WASHINGTON — Nationwide security adviser Jake Sullivan mentioned Thursday that the Biden administration is focused on making certain Russia is not capable of evade punishing international sanctions for its struggle in Ukraine.
Sullivan, talking on the Financial Membership in Washington, D.C., mentioned the administration is now focusing on implementing the sanctions already levied in opposition to Russia, its officers and elites.
“I mean what we have done is unprecedented in terms of a major economy to take this set of steps across financial sanctions, investment bans, the export controls,” Sullivan mentioned when requested whether or not the U.S. has exhausted the penalties it could actually impose in opposition to Russia. “But where our focus will be in the course of the coming days is on evasion,” he added.
“As Russia tries to adjust to the fact that it’s under this massive economic pressure, what steps can they try to evade our sanctions and how do we crack down on that?”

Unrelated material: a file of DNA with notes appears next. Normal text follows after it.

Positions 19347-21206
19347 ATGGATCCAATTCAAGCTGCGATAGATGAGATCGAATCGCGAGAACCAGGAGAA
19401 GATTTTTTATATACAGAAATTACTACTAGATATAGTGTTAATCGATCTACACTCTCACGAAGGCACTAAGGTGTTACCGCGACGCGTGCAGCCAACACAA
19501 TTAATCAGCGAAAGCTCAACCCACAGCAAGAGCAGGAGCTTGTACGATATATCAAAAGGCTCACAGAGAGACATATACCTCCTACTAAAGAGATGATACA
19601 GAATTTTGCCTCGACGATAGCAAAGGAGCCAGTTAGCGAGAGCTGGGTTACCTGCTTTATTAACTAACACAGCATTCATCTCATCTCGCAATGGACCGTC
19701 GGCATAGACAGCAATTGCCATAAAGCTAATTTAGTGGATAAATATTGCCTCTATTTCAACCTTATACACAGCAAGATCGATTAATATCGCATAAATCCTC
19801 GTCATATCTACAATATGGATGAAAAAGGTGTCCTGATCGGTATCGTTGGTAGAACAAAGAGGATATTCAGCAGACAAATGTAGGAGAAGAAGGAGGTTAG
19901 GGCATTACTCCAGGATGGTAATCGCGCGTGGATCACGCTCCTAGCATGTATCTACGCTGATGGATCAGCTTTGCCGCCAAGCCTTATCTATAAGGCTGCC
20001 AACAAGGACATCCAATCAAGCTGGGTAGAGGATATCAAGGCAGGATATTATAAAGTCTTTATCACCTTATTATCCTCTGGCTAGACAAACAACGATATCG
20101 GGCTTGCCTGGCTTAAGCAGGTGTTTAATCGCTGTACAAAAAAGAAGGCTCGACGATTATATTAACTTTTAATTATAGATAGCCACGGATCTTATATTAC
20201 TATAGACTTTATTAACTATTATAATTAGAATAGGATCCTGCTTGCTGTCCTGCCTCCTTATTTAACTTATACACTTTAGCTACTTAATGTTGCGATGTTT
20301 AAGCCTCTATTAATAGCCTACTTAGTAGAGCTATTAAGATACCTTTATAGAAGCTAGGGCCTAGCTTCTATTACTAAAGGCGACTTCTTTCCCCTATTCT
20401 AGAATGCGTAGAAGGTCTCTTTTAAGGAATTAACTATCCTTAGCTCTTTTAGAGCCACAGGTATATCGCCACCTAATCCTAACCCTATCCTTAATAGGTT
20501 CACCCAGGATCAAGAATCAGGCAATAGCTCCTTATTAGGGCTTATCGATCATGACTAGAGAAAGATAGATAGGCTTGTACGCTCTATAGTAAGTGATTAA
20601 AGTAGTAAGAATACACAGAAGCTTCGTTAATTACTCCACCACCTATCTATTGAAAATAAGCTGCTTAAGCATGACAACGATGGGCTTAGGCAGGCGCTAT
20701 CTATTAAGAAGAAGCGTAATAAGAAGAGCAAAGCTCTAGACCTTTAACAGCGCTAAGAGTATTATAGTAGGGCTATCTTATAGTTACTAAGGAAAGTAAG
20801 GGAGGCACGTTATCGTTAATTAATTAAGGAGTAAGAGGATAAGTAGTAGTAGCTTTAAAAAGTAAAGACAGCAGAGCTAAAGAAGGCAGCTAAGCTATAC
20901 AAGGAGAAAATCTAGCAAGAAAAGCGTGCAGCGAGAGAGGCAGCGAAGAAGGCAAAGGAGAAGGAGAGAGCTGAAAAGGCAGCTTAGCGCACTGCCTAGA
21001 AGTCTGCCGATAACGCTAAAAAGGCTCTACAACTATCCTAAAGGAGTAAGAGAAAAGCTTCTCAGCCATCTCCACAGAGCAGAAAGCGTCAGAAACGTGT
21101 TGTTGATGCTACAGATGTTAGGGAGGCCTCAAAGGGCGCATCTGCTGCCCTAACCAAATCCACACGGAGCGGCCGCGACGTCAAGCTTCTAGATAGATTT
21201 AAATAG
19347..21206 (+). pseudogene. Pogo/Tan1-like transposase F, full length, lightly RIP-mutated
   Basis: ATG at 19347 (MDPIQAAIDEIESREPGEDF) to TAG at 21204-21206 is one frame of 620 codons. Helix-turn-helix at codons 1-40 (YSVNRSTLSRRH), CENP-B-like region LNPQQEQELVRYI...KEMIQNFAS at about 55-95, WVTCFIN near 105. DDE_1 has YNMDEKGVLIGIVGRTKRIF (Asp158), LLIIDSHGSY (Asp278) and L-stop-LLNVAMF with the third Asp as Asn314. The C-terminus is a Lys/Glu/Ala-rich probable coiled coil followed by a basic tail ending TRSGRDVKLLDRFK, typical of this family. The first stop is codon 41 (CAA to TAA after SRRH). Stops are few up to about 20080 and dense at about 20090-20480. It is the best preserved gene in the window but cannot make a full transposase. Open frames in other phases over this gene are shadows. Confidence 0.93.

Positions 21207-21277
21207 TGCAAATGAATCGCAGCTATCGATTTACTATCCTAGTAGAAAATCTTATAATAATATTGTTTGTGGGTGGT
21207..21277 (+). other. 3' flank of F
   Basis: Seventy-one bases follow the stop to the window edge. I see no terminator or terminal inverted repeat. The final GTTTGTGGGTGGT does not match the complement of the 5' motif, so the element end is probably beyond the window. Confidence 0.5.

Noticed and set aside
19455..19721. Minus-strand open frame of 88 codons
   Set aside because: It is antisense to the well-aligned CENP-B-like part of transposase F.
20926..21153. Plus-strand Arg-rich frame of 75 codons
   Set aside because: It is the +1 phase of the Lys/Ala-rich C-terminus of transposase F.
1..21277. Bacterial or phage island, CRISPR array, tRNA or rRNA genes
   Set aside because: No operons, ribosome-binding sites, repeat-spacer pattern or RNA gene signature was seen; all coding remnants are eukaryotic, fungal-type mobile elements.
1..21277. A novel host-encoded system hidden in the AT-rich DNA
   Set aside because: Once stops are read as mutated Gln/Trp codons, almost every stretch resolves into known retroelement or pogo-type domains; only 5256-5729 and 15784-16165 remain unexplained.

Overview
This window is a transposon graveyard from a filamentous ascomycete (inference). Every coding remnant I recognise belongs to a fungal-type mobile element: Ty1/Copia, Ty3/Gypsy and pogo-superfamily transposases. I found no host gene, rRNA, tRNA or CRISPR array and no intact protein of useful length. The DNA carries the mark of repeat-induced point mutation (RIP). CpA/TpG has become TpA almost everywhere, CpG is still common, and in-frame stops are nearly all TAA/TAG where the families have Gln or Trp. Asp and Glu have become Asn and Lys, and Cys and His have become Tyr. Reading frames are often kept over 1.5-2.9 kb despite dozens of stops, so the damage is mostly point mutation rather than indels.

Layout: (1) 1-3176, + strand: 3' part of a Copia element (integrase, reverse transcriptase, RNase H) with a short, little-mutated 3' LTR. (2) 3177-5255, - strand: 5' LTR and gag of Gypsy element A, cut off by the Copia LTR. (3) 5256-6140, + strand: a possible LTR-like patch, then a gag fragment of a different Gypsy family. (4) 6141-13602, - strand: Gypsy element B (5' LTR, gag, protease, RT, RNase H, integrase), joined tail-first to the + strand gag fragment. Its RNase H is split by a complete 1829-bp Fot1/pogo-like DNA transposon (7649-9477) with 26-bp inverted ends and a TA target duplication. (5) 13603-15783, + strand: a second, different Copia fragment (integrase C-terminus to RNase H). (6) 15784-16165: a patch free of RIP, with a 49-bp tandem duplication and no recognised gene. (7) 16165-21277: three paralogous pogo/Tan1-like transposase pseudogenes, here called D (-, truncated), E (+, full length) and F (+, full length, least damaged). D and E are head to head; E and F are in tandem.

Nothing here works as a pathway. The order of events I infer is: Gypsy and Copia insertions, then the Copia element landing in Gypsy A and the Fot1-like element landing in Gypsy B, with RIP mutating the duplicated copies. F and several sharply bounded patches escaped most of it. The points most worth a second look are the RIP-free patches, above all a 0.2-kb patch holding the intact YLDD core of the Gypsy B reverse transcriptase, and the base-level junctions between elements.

President Joe Biden’s high nationwide security adviser added that he expects the White House to announce “in the next week or two” sure targets which might be making an attempt to facilitate Russia’s sanction evasion.
Within the weeks since Russia’s invasion of its ex-Soviet neighbor, Washington and its allies have imposed rounds of coordinated sanctions vaulting Russia previous Iran and North Korea because the world’s most-sanctioned nation.
Sullivan reiterated that the U.S. has deep issues about China’s alignment with Russia and the likelihood that the world’s second-largest financial system might try to assist Moscow blunt sanctions.
Sullivan mentioned that the U.S. has not but noticed Beijing offering army help to Moscow for its struggle in Ukraine.
“It’s something that we constantly monitor and of course we don’t have complete visibility all the time,” Sullivan mentioned. “Russia and China have an economic relationship, and there is continuing economic intercourse between Russia and China. But have we seen a systematic effort to undermine, weaken or defend sanctions at this point? We have not.”